Crafting compelling proposal outlines is one of the most underrated product management skills out there. It’s often though of as “shallow work” or just another type of documentation to maintain, which couldn’t be further from the truth.
There are great product ideas out there that don’t get the necessary buy-in just because a product manager couldn’t pitch it well enough. There are also poor ideas that make it on the roadmap just because someone could tell a compelling story around them.
The better you are at making proposals, the higher the chance you’ll get resources and support to execute your ideas. Crafting product proposals is one of the key career-boosting skills in product management.
In this article, you will learn what proposal outlines are, how to best craft them, and how to leverage them within your role as a product manager.
Although proposal outlines can take various forms depending on the type of organization you work for, they all usually serve a single purpose — to get a buy-in from stakeholders for a particular initiative.
This is why I tend to use the terms “proposal” and “pitch” almost interchangeably. In reality, when crafting a proposal, you are pitching an idea.
Although there are endless scenarios in which you might want to pitch something, most of the time, product managers pitch one of two things:
Later in this article, I’ll cover the differences between these two with sample proposal structures.
There are a few things to consider when writing a proposal outline. Keep in mind, though, that there’s no silver bullet, and the best approach will depend heavily on your organizational context and the type of stakeholders you work with.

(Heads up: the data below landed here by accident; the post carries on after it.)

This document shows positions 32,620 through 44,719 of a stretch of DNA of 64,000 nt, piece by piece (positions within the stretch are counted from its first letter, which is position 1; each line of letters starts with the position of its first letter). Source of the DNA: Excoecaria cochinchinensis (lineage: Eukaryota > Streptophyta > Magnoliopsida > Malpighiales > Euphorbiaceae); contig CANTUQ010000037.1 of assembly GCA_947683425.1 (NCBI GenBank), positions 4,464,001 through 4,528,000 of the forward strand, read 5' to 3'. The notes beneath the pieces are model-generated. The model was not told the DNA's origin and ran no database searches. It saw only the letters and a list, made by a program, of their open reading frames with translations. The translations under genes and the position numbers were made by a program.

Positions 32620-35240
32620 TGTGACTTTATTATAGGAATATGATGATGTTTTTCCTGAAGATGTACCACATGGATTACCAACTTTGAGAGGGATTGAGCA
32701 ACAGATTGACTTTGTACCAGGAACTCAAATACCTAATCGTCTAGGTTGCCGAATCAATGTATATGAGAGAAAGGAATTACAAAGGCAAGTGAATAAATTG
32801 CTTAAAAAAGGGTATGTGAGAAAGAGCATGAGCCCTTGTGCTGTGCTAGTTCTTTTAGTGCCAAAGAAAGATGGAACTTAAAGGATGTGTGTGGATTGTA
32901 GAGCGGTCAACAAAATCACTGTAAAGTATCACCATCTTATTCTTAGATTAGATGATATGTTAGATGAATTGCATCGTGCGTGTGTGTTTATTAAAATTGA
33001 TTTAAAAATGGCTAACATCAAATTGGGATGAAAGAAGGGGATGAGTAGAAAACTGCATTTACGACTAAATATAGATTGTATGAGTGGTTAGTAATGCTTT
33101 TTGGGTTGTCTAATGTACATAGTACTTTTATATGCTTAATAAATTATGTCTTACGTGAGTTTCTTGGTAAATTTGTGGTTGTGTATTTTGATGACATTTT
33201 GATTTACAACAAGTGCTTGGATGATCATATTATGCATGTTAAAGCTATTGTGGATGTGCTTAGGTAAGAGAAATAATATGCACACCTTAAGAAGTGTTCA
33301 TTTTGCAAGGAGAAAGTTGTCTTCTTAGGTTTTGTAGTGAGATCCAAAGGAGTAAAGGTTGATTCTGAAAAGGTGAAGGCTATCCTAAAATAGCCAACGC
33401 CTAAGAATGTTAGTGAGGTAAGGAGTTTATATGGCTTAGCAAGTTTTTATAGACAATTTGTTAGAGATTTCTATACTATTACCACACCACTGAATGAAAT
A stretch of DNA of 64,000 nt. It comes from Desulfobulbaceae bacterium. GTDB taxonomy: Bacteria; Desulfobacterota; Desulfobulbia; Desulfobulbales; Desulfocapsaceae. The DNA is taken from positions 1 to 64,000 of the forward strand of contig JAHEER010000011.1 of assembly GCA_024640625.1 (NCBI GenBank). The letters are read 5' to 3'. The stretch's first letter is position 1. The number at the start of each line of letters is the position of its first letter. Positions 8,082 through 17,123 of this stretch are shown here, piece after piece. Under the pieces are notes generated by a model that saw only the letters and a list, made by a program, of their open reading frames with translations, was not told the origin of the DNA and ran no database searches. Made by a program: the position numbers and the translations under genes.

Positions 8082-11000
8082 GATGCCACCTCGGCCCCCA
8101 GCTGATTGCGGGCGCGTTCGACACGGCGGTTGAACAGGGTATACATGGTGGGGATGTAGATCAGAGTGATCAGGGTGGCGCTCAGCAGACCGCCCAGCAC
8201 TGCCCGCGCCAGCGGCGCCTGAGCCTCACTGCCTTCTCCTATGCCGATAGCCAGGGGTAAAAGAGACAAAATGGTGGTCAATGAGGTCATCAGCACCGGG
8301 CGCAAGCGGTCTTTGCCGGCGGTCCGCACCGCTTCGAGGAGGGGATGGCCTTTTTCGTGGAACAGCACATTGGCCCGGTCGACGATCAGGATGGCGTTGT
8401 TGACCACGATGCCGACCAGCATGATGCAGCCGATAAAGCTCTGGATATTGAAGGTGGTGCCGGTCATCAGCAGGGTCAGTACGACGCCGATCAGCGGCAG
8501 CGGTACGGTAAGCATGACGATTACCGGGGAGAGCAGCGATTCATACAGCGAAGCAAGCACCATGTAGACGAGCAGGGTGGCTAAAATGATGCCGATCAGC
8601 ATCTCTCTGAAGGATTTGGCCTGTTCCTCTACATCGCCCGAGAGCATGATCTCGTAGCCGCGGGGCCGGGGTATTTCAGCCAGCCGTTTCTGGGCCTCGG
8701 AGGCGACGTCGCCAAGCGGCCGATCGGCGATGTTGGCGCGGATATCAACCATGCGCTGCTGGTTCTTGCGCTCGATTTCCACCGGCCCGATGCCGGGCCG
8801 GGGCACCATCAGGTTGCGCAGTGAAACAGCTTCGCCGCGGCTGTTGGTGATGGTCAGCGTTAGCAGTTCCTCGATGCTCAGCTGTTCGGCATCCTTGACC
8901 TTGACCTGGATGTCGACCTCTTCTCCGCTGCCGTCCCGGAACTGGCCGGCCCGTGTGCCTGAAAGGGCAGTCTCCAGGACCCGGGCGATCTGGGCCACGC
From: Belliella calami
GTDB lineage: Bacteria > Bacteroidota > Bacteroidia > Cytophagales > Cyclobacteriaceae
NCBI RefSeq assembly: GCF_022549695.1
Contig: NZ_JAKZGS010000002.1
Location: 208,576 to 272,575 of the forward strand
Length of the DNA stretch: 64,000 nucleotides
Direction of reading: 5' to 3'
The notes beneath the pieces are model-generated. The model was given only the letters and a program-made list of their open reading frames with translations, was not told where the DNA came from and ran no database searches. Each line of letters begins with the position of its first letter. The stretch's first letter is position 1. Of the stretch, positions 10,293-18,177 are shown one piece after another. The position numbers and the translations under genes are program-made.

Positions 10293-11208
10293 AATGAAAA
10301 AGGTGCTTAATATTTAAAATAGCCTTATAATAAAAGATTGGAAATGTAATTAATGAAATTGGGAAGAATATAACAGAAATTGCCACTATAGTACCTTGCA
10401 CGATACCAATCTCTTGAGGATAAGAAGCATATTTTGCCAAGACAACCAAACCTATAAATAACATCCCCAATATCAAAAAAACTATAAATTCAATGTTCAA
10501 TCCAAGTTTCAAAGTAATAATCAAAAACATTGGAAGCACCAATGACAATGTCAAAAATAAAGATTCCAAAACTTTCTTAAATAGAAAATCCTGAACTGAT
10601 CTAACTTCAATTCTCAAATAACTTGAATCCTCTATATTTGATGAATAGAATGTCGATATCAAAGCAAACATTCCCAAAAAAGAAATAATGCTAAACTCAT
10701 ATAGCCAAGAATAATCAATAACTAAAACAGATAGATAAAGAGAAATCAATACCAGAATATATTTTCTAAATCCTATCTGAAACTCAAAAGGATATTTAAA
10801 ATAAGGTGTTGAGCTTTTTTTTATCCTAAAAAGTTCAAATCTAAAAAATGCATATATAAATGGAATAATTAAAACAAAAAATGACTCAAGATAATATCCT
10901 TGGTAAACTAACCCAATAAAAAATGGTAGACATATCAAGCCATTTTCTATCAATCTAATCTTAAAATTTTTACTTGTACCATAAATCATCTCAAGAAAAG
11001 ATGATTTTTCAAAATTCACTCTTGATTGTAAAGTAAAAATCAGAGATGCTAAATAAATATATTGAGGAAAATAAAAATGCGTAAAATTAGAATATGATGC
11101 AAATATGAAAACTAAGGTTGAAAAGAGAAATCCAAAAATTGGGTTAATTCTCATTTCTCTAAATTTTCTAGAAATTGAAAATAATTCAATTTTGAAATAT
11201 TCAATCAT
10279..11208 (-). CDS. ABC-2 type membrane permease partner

Resist your urge to add an executive summary to your proposal. Unless you are pitching a C-suite-level business model change, aim for specificity and simplicity.
I prefer bullet point structure; it keeps the document well-organized and easily scannable.
The proposal aims just to kickstart and ground the conversation on the topic. There’s no need to put all the details upfront.
The quality of your proposal will set expectations for the quality of your idea. You want to avoid having your idea killed just because the way you described it didn’t spark people’s imagination.
Revise the proposal at least twice before sending it further. Make sure each sentence helps strengthen your pitch and can be understood by people without the same context as you have.
If you pitch numerous proposals every month, it’s essential to keep them in the same format. It makes them easily comparable and allows for better prioritization.
While it’s perfectly okay to evolve the structure of your pitches as you learn more about what works and what doesn’t, do it only every now and then. Otherwise, you are pushing too much of a cognitive load onto your stakeholders.
You should be able to back up every claim you make in your proposal.
If you have solid evidence, attach relevant links and references to strengthen your proposal. If you don’t yet have enough evidence to back up some claim, consider spending some extra time gathering it before submitting the final proposal.
The objective of a product discovery proposal is to generate buy-in for investing resources into research of the new direction.
At this stage, you usually don’t have a specific idea of what to build and are more interested in exploratory research around a particular theme.
To maximize the chances of getting a buy-in, you need to prove that:
I tend to structure discovery proposals in the following manner
Let’s dig deeper into this format.